Ferguson: We've had to work harder than ever for historic 19th title

Days when teams could top table with 90 points are gone, says United manager ahead of Ewood coronation
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The Independent Football

The title is so obviously bound for Old Trafford that yesterday's Manchester Evening News mocked up a photograph of Kenny Dalglish as a parrot, about to be knocked off his perch.

When it arrives, the 19th championship, the one that takes them past Liverpool, will be a hard-won affair. Should there be a 20th or a 21st, Sir Alex Ferguson expects something similar. The days when Chelsea and Manchester United could amble to the summit of the Premier League with more than 90 points are probably over.

"It will be very difficult to get 90 points again because of the improvement of teams in the middle and towards the bottom of the league," said Ferguson as he prepared to lead Manchester United for what is expected to be a coronation at Blackburn this afternoon.

"What this season has proved is this is a tough league. We have dropped points against teams like Birmingham, West Brom, Aston Villa and Newcastle. We have lost to Wolves. Winning the League is always hard. I can think of only 2000 and 2001 when we have won it comfortably."

Should Manchester United win their final two games, they will finish with 82 points, the lowest total by any Premier League champion for a decade and the United side that strolled to the title in 2001 lost their final three games with their manager embroiled in an acidic row with his board over what role he would play at Old Trafford after his retirement. The 80 points they collected were still 10 more than Arsenal and they had won the title by 15 April.

Perhaps it is just as well the campaign has been something of a slog. On the three occasions Manchester United have won the European Cup, their domestic season has gone down to the final day. In 1968, they lost the title on the last afternoon. In 1999 and 2008, they won it.

Roy Keane argued that the easy Premier League successes at the turn of the decade led to complacency in the stands and in the dressing-room that contributed to premature dismissals from the Champions League.

In 2000 they won the League with 91 points and in the games before they faced Real Madrid in the quarter-finals of the European Cup, they put seven past West Ham and scored four against Middlesbrough and Sunderland. Immediately afterwards, they took the title with a 3-1 win at Southampton. In between, Madrid easily knocked them out of Europe.

Nevertheless, the brutal way in which they crushed Chelsea's hopes of a comeback at Old Trafford last Sunday might end the theory that this is a Manchester United side that "lacks fantasy", to quote one of the more persistent criticisms of the champions-elect.

"Well, you keep saying that but we have scored more goals than anyone else, so what more can I say?" said Ferguson, whose last encounter with Blackburn saw them win 7-1, a defeat that in part was used to justify the sacking of Sam Allardyce. "There is no question our home form [two points dropped all season] has won us the League. If we do it, it has been down to that. I don't think anyone in Europe has had that kind of home record."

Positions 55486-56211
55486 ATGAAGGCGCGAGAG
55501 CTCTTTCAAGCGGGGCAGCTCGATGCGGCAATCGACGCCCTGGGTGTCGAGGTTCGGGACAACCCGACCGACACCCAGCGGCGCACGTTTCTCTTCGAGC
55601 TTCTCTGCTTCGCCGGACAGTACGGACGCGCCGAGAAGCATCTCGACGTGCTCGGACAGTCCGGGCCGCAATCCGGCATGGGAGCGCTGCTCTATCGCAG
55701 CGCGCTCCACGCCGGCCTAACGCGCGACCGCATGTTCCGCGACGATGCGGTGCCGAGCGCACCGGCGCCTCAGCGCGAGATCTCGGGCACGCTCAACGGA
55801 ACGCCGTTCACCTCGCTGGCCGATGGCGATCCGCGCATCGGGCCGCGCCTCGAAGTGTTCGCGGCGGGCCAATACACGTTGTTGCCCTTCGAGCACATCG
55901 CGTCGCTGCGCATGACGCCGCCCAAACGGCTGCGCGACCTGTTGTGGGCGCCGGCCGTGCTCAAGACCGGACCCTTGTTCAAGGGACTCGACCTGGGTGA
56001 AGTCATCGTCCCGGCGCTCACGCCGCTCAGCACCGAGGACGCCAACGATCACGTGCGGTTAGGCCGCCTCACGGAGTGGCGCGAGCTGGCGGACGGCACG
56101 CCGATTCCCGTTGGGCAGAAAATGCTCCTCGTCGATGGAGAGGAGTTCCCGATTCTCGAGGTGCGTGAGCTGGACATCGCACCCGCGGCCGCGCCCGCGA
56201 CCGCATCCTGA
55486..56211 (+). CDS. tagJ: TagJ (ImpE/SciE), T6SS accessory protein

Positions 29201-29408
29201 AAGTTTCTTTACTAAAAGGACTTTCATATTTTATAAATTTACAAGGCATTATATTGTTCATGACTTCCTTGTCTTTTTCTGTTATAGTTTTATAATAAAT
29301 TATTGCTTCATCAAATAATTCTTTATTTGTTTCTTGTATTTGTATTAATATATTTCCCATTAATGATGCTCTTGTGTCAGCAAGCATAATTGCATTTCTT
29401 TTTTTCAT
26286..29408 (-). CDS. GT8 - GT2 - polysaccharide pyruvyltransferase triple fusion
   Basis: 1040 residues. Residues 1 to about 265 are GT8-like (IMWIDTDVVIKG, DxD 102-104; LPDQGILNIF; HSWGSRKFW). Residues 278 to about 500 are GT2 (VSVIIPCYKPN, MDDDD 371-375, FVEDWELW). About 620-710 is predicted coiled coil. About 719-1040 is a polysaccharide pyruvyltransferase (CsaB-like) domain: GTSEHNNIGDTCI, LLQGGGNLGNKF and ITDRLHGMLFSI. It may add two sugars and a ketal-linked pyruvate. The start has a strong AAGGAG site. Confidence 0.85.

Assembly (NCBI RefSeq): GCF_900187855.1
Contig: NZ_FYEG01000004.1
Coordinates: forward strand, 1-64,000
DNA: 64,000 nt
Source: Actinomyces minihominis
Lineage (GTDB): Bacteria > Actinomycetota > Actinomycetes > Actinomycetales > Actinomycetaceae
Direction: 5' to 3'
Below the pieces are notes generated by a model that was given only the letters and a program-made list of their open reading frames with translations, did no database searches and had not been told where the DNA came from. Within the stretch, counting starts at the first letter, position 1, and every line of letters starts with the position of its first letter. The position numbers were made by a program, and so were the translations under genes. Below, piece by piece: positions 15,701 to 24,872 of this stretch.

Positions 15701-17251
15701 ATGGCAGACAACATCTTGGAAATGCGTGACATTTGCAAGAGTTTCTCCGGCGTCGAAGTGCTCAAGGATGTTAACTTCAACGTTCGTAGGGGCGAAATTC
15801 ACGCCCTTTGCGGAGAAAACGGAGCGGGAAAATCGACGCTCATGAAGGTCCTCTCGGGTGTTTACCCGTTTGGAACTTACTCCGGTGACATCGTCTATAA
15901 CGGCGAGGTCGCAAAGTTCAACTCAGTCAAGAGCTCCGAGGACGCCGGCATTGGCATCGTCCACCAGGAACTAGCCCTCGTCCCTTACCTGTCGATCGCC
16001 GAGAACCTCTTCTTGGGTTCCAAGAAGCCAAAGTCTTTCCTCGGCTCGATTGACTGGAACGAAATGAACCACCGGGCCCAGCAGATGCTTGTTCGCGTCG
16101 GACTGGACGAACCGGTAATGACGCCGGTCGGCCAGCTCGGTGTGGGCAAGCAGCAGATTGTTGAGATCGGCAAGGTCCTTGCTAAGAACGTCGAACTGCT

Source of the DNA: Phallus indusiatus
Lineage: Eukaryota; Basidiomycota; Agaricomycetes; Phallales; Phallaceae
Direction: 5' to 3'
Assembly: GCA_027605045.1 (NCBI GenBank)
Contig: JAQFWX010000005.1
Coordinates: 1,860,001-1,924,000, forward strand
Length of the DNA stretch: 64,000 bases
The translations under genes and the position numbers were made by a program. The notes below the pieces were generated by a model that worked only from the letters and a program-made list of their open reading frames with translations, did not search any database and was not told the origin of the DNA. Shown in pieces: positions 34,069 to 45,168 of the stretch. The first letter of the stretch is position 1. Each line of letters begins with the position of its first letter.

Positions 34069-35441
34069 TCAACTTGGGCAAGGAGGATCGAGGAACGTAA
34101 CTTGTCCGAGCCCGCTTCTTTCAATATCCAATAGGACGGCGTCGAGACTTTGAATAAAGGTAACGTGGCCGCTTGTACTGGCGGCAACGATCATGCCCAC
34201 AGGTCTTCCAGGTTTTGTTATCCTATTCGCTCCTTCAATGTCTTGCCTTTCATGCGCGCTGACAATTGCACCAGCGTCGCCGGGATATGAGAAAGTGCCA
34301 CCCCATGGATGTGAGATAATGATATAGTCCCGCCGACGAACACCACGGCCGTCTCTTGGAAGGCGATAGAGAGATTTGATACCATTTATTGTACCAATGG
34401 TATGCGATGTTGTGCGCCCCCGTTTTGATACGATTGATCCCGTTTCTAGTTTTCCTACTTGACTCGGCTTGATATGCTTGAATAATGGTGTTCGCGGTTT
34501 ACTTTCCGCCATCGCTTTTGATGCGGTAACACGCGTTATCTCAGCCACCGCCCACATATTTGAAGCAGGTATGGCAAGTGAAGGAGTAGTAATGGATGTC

Ferguson admitted it mattered little that Manchester United would not be presented with the Premier League trophy should they secure their point at Blackburn but, if they do, at least they will be playing football when it finally happens.

Because of the fallibility of their opponents, Ferguson learnt he had won his first and fourth Premier League titles on the golf course and coming out of a restaurant. Ewood Park will be awash with red this afternoon, with history in the Lancashire air. Ferguson said he always knew, sooner or later, that Manchester United would overhaul Liverpool's record of 18 championships, although when he came down from Aberdeen in the November of 1986 they were 11 adrift.

"Because of the history of the club, it would have happened at some point," he said. "There is a good structure to the football club, we still produce young players really well, our scouting network is good so I think it would have happened anyway, whether that was this year, next year or in 10 years' time. The history and capability of this club would always have given us a chance."

Ferguson's dislike of Liverpool, his desire to "knock them off their perch" is long-standing but, if he wanted to gloat, there was no sign of it. Liverpool's ratio of two points a game since Dalglish's return will not allow for that.

"Liverpool will be galvanised next season, I am sure of that," he said. "Kenny has just signed a three-year contract and that will settle the club down and I am sure there will be plans to add to their squad. It just makes it more interesting next year.

"The League has become tighter and tighter. We have spoken for years about 'The Big Four' but it is wider than that now. Teams like Tottenham have not got back into the Champions League and yet they have had a fantastic season."

But could he ever envisage Manchester United having a "fantastic season" without winning a trophy? "It depends on what angle you take on that," he said before a long pause. "No, I don't take that view. Winning trophies are the most important thing."

League's Low Point?

Manchester United's current points total (76 points from 36 games) would not have been enough to put them top of the Premier League at this stage in any of the last 11 seasons.

Where United would have been with present points total:

2009/10: 3rd (four points off top)

2008/09: 4th (10 pts off top)

2007/08: 4th (eight pts off top)

2006/07: 3rd (nine pts off top)

2005/06: 4th (15 pts off top)

2004/05: 3rd (15 pts off top)

2003/04: 2nd (eight pts off top)

2002/03: 2nd (one pt off top)

2001/02: 2nd (two pts off top)

2000/01: 2nd (four pts off top)

1999/2000: 2nd (nine pts off top)

1998/99: 1st (one pt clear)